In Conversation with: Ryan Mendonca – A startup legal counsel who left his job at a tech startup to start an innovative concept of being Your Virtual Legal Counsel, under his Virtual Law Firm

This interview has been published by Prabhjot Singh, Priyanka Karwa and The SuperLawyer Team

Tell us about yourself-what motivated you to choose law as a career path?

I was interested in law early on in my childhood as would watch legal dramas like “Boston Legal”, “Law & Order” and ofcourse my all-time favourite legal show “Suits”. What interested me was how the lawyers helped their clients, fought for them in & out of court and delivered justice in some way shape or form.

Its ironic how back then I saw these lawyers as superheroes and fast-forward a decade or so, and I am being interviewed as a Super Lawyer, its funny how life comes full-circle.

However, besides the legal dramas, I also realised, very early on, that there were laws for everything and at every milestone in one’s life, right from birth certificates, to school rules, to employment law once you start a job, to corporate law if and when you start a business, to when you get married and buy a house, until you’re “dead and gone” or “6 feet under”.

The Law is interwoven into the fabric of life and I felt that learning the law and my knowledge in the legal domain would give me that edge in life and would always be advantageous.

Ryan, you worked as a remote lawyer during covid, how was that experience and what type of difficulties did you faced?

Yes, I did work remotely in Dubai, as an in-house counsel for a high-powered, VC-backed Indian based startup, it was an eye-opening experience to say the least, whilst it was one of the most testing and unsure time for me, career-wise, mentally and physically. It was not easy doing and getting what I needed to get done.

I do feel that it was an absolute privilege and once-in-a-lifetime experience to be the Sole Legal Counsel, setting up the legal operations, running it for a good 6 months, and then shutting it all down post-lock-down.

On the bright side it did give me the confidence to open my own shop and accelerated my career into the natural progression of being a lawyer and starting my own virtual law firm, in this new-remote-friendly world we live in.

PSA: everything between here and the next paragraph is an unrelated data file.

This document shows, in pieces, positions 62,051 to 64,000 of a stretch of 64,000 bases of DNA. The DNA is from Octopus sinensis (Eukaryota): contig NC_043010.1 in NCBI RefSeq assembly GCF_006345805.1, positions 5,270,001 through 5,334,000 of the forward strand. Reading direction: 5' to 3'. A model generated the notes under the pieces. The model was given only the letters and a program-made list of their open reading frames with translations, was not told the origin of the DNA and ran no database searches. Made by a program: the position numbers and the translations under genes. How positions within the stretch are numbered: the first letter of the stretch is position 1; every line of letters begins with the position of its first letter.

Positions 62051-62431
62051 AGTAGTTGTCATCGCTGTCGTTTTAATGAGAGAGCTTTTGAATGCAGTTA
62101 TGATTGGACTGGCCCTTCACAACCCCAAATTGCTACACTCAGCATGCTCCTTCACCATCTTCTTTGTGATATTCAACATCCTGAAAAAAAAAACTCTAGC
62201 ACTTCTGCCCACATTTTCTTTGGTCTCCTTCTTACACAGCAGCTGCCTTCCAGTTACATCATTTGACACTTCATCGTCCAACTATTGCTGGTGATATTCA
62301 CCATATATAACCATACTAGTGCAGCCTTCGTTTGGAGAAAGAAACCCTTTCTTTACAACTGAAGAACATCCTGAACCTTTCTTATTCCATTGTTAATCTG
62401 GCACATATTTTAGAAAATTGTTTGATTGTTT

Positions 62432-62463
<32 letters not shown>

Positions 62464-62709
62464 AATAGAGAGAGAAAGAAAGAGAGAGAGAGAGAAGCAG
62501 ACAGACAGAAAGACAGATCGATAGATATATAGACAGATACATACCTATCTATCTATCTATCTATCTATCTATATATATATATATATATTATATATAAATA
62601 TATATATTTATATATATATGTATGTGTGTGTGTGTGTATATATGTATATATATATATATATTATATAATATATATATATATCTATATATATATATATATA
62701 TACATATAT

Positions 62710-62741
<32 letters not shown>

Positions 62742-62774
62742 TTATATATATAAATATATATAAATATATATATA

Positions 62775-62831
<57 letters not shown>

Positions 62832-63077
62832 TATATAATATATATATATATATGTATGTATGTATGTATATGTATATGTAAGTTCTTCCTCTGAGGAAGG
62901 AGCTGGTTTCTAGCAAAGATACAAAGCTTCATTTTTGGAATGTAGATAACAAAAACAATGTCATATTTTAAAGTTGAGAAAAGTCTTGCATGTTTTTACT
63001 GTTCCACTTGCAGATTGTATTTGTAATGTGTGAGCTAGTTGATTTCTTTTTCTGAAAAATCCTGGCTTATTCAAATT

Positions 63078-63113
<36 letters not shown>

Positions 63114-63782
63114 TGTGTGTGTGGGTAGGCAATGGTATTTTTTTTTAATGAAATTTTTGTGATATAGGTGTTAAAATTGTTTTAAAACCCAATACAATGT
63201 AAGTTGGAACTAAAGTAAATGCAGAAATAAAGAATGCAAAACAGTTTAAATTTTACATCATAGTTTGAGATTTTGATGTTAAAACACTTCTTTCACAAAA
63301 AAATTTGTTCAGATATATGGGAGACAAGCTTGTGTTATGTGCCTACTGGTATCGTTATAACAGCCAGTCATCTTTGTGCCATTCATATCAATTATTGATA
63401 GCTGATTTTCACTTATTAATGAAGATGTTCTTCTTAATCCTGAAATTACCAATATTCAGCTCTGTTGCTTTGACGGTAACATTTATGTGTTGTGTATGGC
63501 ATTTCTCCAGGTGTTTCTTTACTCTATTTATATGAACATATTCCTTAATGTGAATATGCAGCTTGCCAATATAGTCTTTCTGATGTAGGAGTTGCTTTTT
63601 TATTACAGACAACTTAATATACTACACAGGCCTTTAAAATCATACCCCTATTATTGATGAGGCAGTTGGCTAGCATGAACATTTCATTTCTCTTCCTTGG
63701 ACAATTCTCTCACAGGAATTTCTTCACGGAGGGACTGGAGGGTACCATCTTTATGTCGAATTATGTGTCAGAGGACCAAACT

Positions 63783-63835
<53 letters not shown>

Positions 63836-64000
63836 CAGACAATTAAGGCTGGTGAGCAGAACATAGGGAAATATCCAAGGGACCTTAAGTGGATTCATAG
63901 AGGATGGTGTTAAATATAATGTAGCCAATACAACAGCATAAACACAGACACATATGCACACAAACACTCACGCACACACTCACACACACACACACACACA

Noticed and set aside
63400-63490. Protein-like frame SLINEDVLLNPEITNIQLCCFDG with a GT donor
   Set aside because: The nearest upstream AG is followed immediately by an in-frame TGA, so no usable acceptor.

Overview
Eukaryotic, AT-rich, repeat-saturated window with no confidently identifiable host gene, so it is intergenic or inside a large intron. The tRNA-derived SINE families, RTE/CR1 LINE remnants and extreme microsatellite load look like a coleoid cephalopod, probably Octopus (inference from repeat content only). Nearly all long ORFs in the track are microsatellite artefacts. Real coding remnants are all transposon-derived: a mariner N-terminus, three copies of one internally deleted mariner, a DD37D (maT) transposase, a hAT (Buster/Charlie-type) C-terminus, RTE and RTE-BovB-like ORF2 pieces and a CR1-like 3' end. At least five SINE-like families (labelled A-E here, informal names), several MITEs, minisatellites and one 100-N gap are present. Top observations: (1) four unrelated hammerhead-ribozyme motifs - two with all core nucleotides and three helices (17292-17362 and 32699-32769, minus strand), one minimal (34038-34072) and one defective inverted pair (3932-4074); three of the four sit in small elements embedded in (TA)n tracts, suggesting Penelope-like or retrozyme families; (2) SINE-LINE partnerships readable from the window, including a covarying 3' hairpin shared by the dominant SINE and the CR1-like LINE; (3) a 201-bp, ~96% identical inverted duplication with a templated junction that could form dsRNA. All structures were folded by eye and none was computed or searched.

What was and is the main USP behind your firm “YVLC”, and how do you manage your work since you have clients with different time zones? Do you believe the remote work model is going to stay in the future?

Offering the service of an experienced in-house legal counsel on a fractional basis for multiple startups allowed startups to operate with the mental freedom that their legal is being taken care off, this was YVLC’s USP starting out.

Now that we are on-boarding multiple Virtual Legal Counsels who are subject matter experts in their respective tech niche, such as E-commerce, Food-tech, Blockchain, Ed-tech and Prop-tech, we are creating a “Justice League” (pun intended) of Super Lawyers that will advise clients in their field of tech with relative ease and offer a more specialized legal advisory.

All while being fully-remote, fully-autonomous and with the necessary tech infrastructure in place to do what we legal counsels do best. Provide legal solutions that are commercially viable.

What is the biggest hurdle most attorneys face in bringing in new business at present times?

This is a tough question for me to answer as I dont feel there’s just one main challenge, it is a mix of the following in no particular order and may not apply to all attorneys: Building a strong online presence, having a healthy pipeline of new client meetings, being very personable and impressive to new clients such that they close with you, pricing their services or hourly rates and lastly doing all of this successfully through a screen or on audio only meetings or at times without even speaking to the client at all.

What’s the biggest threat to a solo or small law firm’s survival over the next 10 years? What should they be doing now to prepare?

Investing in Tech, Building a Brand, Not getting caught up in the day to day wins and losses and instead having a long term goal, vision and plan to make it a reality. Most solo lawyers or small law firms start for the sake of starting and making something for their own selfish intentions of having a bigger slice of the pie or more like having their cake and eating it too.

What are your future plans with YVLC academy and how can professionals be benefited with this initiative?

We are planning to provide legal professionals the tools and teach them the tricks of the trade of how to be a solo digital lawyer. We want to help them reach their potential and achieve their goals no matter how small or gargantuan they may be.

We want to empower lawyers and give them the tech infrastructure, a starting platform and the motivation and inspiration to have a successful legal career.

Law students often get confused between these big tech platforms such as Fintech, agritech and other startups, what advice would you give to them for having a better sense of clarity wrt same?

Read about them from credible sources, watch interesting you tube videos, listen to popular niche tech startup podcasts and last but not least work in those tech spaces that interest them and that they want to learn more about. There is no better way to learn something than by doing it.

Get in touch with Ryan Mendonca


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